In the last great city of Khaim, four unrelated individuals survive in a rotting empire of tyrants and corruption. The Jolly Mayor and the last Archmage need magic to build their castle in the sky, but the over-use of magic has corrupted its use, causing a poisonous plant called the Bramble to grow relentlessly, overtaking what’s left of the city, and inducing coma for anyone who touches it. Together, they outlaw magic for everyone except themselves.

The four personal mini-tales provide an interesting and unique form to tell the story of the last blue city. The street-level view of each perspective provides the necessary intimacy of the normal person’s plight, especially in relation to the Mayor and the Archmage. Each individual story is quite enticing, and work well as standalone pieces.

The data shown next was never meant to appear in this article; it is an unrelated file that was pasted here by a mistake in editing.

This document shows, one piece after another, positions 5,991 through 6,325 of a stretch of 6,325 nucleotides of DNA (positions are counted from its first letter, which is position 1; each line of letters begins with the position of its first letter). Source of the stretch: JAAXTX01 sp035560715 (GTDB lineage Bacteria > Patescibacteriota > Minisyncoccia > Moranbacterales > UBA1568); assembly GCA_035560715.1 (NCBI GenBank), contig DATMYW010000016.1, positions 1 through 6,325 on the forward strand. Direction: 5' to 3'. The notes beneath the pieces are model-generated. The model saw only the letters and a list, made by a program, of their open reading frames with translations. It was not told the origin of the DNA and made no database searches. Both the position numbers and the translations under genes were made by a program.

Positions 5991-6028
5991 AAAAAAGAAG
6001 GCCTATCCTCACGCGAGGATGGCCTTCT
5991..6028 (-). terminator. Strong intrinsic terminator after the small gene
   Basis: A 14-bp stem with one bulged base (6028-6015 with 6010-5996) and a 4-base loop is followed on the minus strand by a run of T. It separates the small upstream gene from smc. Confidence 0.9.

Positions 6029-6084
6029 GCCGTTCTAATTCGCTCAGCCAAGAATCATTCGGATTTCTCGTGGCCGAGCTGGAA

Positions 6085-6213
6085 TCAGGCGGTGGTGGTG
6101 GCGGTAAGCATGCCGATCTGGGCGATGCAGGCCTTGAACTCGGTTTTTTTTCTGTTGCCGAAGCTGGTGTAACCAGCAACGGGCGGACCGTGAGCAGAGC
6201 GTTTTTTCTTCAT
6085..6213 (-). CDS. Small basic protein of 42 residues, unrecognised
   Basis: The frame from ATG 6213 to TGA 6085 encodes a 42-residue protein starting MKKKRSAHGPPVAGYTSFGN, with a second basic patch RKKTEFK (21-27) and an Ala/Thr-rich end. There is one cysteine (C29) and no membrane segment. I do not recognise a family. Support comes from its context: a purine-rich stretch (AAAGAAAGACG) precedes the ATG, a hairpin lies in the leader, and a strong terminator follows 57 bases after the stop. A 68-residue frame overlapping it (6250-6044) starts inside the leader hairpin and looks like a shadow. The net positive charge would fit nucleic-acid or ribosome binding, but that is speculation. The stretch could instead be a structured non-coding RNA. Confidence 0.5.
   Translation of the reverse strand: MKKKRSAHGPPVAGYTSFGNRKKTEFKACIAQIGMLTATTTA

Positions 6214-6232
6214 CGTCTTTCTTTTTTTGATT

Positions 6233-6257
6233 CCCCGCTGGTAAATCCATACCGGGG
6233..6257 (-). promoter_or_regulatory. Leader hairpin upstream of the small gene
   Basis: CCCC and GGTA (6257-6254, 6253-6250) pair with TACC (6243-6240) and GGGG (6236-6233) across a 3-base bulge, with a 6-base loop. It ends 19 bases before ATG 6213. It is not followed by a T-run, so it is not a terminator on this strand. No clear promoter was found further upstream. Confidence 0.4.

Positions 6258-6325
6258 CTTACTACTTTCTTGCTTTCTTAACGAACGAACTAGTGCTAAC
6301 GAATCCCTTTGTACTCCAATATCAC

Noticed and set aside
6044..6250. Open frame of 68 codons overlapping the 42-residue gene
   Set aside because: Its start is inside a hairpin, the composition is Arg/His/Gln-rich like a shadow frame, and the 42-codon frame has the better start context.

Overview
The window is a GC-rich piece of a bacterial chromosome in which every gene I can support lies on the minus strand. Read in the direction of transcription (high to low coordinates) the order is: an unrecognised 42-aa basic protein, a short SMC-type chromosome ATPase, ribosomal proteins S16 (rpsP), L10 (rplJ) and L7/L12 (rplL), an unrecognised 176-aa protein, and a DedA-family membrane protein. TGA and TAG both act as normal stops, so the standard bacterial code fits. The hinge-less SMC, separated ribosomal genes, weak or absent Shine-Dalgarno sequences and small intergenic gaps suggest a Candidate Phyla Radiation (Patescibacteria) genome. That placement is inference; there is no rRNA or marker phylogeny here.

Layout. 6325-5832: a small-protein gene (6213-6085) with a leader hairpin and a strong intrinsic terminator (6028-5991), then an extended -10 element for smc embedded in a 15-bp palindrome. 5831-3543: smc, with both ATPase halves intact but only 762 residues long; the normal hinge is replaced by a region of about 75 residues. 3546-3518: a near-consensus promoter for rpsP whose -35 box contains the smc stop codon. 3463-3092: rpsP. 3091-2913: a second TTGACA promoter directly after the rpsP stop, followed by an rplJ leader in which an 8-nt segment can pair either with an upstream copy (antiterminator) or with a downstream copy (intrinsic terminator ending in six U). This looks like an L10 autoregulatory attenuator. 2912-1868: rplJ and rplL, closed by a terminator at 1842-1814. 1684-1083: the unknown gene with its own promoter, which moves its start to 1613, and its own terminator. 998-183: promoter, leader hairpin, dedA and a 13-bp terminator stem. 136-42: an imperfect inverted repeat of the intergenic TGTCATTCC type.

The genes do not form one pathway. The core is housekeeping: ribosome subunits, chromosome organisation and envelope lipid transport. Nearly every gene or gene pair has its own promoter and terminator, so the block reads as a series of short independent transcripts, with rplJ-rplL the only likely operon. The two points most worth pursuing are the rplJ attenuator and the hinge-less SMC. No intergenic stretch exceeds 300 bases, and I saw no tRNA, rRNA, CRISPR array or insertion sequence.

1. An alchemist invents a way to kill the Bramble, but when he shows it to the Mayor and the Archmage, they use his idea to enhance their own power instead of healing the city.
  2. The daughter of an executioner becomes a warrior when her children are stolen away.
  3. A young noble no longer wealthy fights to save his sister from the pleasure markets when she succumbs to the Bramble sleep.
  4. A young blacksmith attempts to outwit a duke who imprisoned her family in exchange for special armor. My favorite of the bunch!

Unfortunately, the individual stories do not comprise a cohesive world for me. The history of the corruption of magic and exactly how magic causes Bramble to grow is never revealed. The intricacies of the political order and any motivation for the horrible actions of the Mayor and the Archmage aren’t revealed. The unrelated character rebellions against their immediate oppressors don’t feel like “the people stage an uprising” in the book blurb. Instead, these are much smaller, personal stories about people who do what’s necessary for their families in terrible situations.

Recommended for fans of literary fiction who enjoy a little fantasy on the side!

Thanks to Netgalley and Saga Press for an advance reader’s copy in exchange for an honest review!

“It’s magic,” Pila whispered. “True magic.”

I laughed at that. “Better than magic. Alchemy!”